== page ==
17 is a circuit-controlling lever pivoted in an insulated bracket 18 and provided at one end with a platinum contact 19, while its opposite or inner end is widened into a triangular shape and covers the inner ends of all four of the armature-levers, standing normally a slight distance above said levers, as shown in Eig. 2. This inner end of the lever 17 is pressed upon by a spring-plate 20, which is attached to the upper side of the block 12, and this spring-plate as well as the spring-plates 13 to 16 are caused to normally press upon their respective levers by the adjusting-screw 21, which works in a bridge 22, attached to the plate 4, and bears against an arm 23, attached to the block 12. It will thus be seen that the adjustment of the screw 21 determines the spring-pressure upon the various levers 13 to17. The downward pressure of the spring' 2O upon the lever 17 normally holds the platinum contact 19 against another platinum contact 24, fixed to the end of a screw 25. This screw is threaded into a rocking bar 26, mounted to turn upon axial screws 27 at the upper ends of brackets 28. Fixed to each bracket is a bow-spring 29, which bears at its free end on the upper flat surface 26, and thus serves to hold the contact-screw 25 in its proper working position with respect to the platinum contacts 19. The rocking bar, however, can be turned through an arc of ninety degrees, where the springs 29 again come into play, and by bearing upon other flat surfaces of the bar retain the screw in this exposed position. The end of the screw can thus be inspected and the condition of its platinum contact at once ascertained. By thus removing the screw 25 the contact 19 1s also uncovered and similarly exposed for inspec-- tion. This device is not claimed herein, since it forms the subject of a separate application for patent.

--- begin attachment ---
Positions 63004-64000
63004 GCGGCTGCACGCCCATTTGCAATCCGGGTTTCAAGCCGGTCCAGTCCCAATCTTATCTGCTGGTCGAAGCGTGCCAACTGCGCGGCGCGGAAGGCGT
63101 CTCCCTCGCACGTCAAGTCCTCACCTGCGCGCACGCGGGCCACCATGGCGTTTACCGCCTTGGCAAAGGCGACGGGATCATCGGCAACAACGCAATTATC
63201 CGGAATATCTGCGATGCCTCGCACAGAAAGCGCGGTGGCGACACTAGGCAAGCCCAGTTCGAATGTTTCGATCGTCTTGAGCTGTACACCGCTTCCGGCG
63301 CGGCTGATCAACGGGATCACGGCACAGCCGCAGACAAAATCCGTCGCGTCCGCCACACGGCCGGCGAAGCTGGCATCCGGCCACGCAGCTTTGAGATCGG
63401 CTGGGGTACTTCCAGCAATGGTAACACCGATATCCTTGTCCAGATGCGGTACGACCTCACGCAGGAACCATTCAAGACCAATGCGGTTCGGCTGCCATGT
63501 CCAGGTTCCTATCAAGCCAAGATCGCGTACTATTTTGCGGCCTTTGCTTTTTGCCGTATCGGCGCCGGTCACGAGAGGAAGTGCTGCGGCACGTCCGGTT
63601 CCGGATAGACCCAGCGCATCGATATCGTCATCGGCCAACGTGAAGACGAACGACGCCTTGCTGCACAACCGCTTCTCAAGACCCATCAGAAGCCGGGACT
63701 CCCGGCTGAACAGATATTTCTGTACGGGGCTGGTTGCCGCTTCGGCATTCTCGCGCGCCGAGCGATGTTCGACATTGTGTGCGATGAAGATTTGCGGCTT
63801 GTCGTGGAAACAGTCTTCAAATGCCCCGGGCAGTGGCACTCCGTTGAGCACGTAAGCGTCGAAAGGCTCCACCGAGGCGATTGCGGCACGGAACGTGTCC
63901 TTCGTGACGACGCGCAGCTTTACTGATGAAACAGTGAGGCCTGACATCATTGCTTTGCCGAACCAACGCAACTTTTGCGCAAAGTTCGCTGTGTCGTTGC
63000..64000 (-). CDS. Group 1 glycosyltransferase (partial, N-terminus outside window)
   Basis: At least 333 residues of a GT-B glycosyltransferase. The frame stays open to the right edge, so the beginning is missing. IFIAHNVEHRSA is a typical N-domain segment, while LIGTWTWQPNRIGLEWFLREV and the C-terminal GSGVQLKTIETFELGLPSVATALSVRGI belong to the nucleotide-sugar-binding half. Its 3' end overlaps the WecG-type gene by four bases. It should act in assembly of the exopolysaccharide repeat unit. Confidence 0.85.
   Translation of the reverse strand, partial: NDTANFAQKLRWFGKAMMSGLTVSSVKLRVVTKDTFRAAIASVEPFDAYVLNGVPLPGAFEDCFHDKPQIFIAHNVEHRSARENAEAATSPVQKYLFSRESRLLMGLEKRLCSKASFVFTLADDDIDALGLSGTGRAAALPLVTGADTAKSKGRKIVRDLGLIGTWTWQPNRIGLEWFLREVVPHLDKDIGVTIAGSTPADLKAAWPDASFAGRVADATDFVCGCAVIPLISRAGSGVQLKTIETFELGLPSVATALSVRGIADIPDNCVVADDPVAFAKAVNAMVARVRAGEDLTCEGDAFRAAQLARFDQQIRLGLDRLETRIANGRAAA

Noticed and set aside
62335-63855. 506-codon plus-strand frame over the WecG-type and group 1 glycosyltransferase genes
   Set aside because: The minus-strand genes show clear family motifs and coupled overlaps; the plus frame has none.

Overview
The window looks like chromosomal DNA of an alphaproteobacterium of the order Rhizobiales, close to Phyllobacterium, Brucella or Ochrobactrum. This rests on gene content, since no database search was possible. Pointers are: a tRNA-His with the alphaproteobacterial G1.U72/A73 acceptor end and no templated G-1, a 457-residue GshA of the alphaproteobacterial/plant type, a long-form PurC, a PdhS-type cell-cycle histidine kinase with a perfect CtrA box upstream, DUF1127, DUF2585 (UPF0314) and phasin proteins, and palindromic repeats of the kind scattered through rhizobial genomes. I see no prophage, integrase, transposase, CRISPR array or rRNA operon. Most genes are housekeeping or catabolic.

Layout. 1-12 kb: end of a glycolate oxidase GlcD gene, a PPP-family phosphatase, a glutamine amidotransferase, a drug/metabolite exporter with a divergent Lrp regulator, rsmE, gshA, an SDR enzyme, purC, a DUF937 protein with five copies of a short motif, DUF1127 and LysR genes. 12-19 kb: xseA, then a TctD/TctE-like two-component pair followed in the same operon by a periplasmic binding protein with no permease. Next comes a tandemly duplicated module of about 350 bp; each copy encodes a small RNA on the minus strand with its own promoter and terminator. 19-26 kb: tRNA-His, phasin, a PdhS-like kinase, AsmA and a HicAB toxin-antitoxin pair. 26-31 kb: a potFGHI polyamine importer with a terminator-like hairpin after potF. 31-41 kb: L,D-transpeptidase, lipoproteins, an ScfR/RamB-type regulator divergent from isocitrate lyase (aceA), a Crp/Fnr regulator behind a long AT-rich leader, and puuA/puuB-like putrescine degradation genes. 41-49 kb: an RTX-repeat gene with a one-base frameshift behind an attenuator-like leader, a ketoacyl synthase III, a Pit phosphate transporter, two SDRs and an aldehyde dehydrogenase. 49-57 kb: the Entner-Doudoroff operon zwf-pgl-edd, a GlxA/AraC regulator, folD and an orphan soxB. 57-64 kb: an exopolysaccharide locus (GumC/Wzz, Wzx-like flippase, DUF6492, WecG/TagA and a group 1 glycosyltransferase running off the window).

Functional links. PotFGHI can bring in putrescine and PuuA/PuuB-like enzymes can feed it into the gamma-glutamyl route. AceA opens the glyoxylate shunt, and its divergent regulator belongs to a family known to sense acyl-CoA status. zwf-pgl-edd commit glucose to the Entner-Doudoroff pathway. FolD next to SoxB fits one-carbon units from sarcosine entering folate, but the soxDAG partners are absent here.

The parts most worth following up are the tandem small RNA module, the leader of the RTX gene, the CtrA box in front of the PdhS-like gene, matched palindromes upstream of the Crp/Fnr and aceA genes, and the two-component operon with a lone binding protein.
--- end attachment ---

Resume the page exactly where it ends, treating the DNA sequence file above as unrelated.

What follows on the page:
In Fig. 3 the circuits of the multiplex coil are illustrated. 30, 31, 32, and 33, respectively, represent the primary windings of each induction-coil. One end of each is connected to one side of a common battery by a wire 35, the other side of the battery being connected to the end of the circuit-controlling lever 17 by wire 36. rl`he opposite ends vof the coils 3() to 33 lead to the brush-contacts of mechanical circuit-controllers 37, 38, 39, and 40, respectively, these devices consisting' of the usual disks on the engine-shaft, having' insulated contact-segments set into their peripheries, which are brought at regular intervals beneath the brushes. As the invention has been described in connection with a fourcylinder engine, there are four of these mechanical circuit controllers on the engineshaft, one for each cylinder, and with their contact-segments arranged ninety degrees apart to correspond with the cranks of the engine. From each of the coils 30 to 33 a wire 41 to 44, respectively, leads to a brush on the circuit-controllers 37 to 40. r1`he contact-segment in the rim of each disk is grounded by beingconnected to the frame of the engine, as indicated at 45. The contact-screw 25 is likewise grounded at 46. It will now be seen that inasmuch as the contact-segments of the mechanical circuitcontrollers are arranged ninety degrees apart the circuit from 45 through the wires 41 to 44 will be successively closed. As shown in the diagram, the circuit of battery 34 is closed through the primary coil 30, such circuit being traced as follows: From ground 45 to circuit-controller 37, wire 41, coil 30, wire 35, battery 34, wire 36, lever 17, contacts 19 and 24, screw 25, and ground 46. The circuits of all of the other primary coils are open at the circuit-controllers 38, 39, and 40, respectively. The core 3 of coil 30 being magnetized will attract its armature 10 and lift the inner end of its armature-leverhsay, for instance, lever 5-spring-plate 13 will yield and be forced upward against the under side of lever 17 until the outer end of said lever separates from the screw 25, whereupon, the circuit being broken, armature 10 is released and springs 13 and 2O return the levers 5 and 17 to the closed-circuit position, whereupon the same operation is repeated, this action resulting in the usual rapid interruptions of the primary circuit 30, which continue as long as the contact-segment of the disk 37 is in connection with its corresponding brush. These interruptions will induce a high potential current in the secondary winding associated with primary 30, but not shown in the diagram,